During his time as United Nations Secretary-General, Antonio Guterres has worked on many different types of challenges. He has learned a lot from his experiences and has been able to put those lessons to good use.
One of the most important things that he has learned is that it’s crucial to work with other stakeholders during times of crisis. He has been a big proponent of collaboration between humanitarian and development actors.
1. Take Action
In a speech that was a little too blunt for UN diplomats, Guterres laid out the big, dramatic challenges facing the world today. He sounded a warning that geopolitical divides are undermining people’s trust in democracy, international law and most forms of global cooperation.
He also pointed to wars, reverberating conflicts and spiking fuel prices; food shortages; economic inequality; migration; disinformation; hate speech; public health and more. And he called for more action to address them all.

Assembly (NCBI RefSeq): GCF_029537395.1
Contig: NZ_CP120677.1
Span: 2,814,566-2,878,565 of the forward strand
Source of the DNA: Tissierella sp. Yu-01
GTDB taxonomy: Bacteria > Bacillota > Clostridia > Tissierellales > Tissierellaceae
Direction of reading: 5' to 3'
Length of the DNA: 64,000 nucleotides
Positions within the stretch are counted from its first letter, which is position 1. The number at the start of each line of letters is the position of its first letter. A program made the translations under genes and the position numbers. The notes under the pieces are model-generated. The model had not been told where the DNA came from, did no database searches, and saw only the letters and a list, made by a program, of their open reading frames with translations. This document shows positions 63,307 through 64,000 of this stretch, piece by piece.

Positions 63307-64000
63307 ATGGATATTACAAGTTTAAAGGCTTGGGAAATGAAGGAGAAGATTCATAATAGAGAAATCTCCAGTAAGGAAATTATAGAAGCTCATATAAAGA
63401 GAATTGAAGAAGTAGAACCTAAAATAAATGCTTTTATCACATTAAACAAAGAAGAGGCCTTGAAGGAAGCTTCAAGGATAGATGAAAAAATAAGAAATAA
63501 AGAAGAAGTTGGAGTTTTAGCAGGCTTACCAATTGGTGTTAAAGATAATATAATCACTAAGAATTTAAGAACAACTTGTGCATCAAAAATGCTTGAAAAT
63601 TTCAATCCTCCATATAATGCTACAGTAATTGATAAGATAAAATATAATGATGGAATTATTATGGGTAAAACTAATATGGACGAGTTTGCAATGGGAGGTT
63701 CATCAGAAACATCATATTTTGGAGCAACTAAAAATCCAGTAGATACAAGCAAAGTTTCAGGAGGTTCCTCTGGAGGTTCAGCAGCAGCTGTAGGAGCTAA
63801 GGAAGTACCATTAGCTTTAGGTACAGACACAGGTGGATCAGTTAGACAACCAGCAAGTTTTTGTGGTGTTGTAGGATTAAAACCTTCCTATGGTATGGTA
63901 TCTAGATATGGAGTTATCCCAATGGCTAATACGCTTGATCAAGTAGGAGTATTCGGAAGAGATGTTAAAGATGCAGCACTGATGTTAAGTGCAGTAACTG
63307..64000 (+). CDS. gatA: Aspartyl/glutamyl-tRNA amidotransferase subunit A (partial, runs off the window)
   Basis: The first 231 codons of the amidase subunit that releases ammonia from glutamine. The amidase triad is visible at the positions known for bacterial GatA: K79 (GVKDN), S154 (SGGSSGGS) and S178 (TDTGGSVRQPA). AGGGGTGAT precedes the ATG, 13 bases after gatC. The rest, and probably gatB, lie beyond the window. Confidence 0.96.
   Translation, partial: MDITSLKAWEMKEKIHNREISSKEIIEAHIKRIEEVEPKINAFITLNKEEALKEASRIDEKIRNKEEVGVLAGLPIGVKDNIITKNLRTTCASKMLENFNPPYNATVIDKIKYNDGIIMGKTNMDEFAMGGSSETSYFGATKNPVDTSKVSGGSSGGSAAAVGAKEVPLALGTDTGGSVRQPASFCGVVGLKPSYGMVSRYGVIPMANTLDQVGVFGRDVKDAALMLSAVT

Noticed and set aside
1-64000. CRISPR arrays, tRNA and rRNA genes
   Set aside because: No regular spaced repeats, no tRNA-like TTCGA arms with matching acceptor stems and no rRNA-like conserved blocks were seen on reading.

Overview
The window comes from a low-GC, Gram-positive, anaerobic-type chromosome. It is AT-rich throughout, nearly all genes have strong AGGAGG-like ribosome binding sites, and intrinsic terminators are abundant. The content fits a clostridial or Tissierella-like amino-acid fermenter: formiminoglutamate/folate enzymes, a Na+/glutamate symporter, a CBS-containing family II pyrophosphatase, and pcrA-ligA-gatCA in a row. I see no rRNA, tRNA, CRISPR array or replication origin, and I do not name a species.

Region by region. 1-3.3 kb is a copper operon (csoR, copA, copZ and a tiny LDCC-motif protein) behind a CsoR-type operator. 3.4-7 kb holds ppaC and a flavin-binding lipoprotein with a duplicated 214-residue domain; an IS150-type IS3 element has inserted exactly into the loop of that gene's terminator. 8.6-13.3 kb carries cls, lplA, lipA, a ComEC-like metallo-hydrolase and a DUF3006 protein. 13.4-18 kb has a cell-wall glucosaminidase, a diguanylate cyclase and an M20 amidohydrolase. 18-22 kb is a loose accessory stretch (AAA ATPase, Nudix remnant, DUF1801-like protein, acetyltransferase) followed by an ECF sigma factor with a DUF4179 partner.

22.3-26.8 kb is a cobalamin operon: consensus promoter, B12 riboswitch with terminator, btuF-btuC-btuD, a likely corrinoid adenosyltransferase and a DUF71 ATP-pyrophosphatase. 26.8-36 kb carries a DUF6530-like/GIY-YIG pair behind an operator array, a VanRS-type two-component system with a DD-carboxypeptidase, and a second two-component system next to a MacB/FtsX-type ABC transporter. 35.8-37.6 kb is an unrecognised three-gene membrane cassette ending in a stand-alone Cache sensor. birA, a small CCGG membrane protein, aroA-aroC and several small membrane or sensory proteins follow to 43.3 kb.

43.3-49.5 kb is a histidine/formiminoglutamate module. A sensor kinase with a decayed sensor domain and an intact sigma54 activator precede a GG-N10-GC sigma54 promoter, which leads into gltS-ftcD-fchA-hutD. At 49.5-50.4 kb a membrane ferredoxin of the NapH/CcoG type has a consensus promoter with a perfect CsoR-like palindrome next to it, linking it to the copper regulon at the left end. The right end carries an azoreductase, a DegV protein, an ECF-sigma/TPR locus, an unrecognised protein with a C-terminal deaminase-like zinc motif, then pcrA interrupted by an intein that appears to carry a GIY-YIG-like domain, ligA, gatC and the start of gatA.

To make that happen, he pushed rich developed nations to tax windfall profits from the fossil fuel industry, which reaps hundreds of billions of dollars while family budgets shrink and the planet burns. He also urged a group of 20 countries that emit 80% of the world’s greenhouse gas emissions to pay their share of the climate crisis.
Guterres’s leadership is based on a commitment to human dignity, which he makes the core of his work as UN Secretary-General. He is determined to be a peace broker and bridge-builder, and to promote reform and innovation. He has seen first-hand the suffering of the most vulnerable people on earth, in refugee camps and in war zones, so he is dedicated to making human rights the top priority of his work.
2. Keep an Open Mind
An open mind allows you to embrace new ideas, people and experiences. This can help you to grow as a person and become an even better version of yourself.
Keeping an open mind is essential for being able to make decisions that will benefit the world at large. It can also make it easier to understand those around you.